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If statement $p$ logically implies statement $q$, then we may say:

$p$, therefore $q$

and denote it:

$p \vdash q$

Hence the symbology:

$p, q \vdash r$


Given as premises $p$ and $q$, we may validly conclude $r$

So the symbol $\vdash$ is interpreted to mean therefore.

Thus, $p, q \vdash r$ reads as:

$p$ and $q$, therefore $r$.

A fallacy may be indicated by $p, q \not \vdash r$, which can be interpreted as:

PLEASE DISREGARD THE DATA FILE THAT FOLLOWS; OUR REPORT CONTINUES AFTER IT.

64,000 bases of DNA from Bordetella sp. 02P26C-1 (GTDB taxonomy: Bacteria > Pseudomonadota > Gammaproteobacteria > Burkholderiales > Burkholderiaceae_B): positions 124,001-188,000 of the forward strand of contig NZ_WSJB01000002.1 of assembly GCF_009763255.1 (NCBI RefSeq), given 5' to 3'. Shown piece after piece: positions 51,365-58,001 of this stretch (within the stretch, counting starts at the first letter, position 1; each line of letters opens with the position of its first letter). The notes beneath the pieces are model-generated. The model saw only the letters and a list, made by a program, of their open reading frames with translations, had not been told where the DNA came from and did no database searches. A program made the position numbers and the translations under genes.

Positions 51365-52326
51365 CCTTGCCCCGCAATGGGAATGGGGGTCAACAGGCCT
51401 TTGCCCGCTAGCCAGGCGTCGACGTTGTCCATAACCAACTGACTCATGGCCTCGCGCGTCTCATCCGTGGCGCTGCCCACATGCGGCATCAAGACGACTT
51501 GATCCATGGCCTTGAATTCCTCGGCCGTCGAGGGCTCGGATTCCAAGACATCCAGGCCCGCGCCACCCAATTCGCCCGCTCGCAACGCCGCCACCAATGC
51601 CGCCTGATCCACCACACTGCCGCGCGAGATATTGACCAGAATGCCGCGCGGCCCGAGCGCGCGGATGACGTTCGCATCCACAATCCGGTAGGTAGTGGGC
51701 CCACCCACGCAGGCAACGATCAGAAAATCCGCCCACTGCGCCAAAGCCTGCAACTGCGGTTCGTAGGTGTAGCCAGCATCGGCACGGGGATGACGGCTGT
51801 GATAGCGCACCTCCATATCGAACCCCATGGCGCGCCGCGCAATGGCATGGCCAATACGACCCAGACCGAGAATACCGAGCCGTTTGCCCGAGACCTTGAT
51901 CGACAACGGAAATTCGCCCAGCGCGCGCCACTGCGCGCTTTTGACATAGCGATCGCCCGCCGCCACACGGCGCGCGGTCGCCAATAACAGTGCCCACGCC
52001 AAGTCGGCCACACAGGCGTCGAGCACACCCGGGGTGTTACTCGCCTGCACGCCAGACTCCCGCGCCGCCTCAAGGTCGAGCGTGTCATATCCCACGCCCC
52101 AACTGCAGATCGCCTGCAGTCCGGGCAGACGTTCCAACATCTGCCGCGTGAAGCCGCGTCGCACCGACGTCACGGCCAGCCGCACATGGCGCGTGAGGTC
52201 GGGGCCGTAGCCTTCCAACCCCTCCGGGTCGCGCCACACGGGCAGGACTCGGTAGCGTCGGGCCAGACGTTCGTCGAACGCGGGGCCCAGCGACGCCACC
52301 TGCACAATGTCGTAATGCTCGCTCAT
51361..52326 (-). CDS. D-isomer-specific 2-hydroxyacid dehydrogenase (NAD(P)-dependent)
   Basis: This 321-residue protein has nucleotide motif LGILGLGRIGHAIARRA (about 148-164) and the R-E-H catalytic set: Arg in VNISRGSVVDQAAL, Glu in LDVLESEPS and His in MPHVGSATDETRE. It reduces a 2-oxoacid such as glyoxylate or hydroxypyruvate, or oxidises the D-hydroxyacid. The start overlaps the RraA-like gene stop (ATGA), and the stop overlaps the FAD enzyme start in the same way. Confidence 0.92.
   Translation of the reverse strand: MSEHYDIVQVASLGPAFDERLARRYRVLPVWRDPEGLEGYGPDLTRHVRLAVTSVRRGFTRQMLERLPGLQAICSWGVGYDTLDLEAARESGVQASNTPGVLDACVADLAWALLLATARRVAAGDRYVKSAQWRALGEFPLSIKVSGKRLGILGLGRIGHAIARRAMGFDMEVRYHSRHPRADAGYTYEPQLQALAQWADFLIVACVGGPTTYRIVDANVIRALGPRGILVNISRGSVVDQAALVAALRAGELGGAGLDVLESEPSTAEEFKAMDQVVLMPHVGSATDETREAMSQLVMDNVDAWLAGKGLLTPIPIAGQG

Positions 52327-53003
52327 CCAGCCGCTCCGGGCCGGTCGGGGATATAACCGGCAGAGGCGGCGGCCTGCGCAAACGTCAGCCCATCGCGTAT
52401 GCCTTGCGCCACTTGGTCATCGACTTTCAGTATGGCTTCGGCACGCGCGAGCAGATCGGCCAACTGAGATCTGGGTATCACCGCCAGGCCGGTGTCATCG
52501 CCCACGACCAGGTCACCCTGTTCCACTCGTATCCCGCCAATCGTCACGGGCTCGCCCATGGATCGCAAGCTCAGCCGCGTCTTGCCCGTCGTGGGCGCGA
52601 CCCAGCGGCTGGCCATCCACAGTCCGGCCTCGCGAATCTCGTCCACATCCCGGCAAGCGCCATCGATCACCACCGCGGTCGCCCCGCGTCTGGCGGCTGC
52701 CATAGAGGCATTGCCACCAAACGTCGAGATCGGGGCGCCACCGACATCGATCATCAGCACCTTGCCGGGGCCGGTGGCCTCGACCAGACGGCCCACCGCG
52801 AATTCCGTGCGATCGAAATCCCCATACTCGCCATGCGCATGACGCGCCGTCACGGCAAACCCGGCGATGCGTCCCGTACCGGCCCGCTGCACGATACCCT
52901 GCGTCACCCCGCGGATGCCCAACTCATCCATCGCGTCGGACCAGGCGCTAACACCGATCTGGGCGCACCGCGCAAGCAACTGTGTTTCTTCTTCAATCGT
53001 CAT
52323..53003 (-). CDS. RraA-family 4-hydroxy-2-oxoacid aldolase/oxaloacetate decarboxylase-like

Given as premises $p$ and $q$, we may not validly conclude $r$.

Also known as

The symbol $\vdash$ for therefore is sometimes called the turnstile symbol (or gatepost, or gate post), and is often (misleadingly) called the assertion sign.

This is sometimes hyphenated: assertion-sign.

Some older literature uses the symbol $\therefore$ but this is falling out of use.

In contrast to $\vdash$, which is a formal symbol used in proof writing, the $\therefore$ symbol is generally used as shorthand for therefore, and as such is traditionally classified as a punctuation mark.

Also see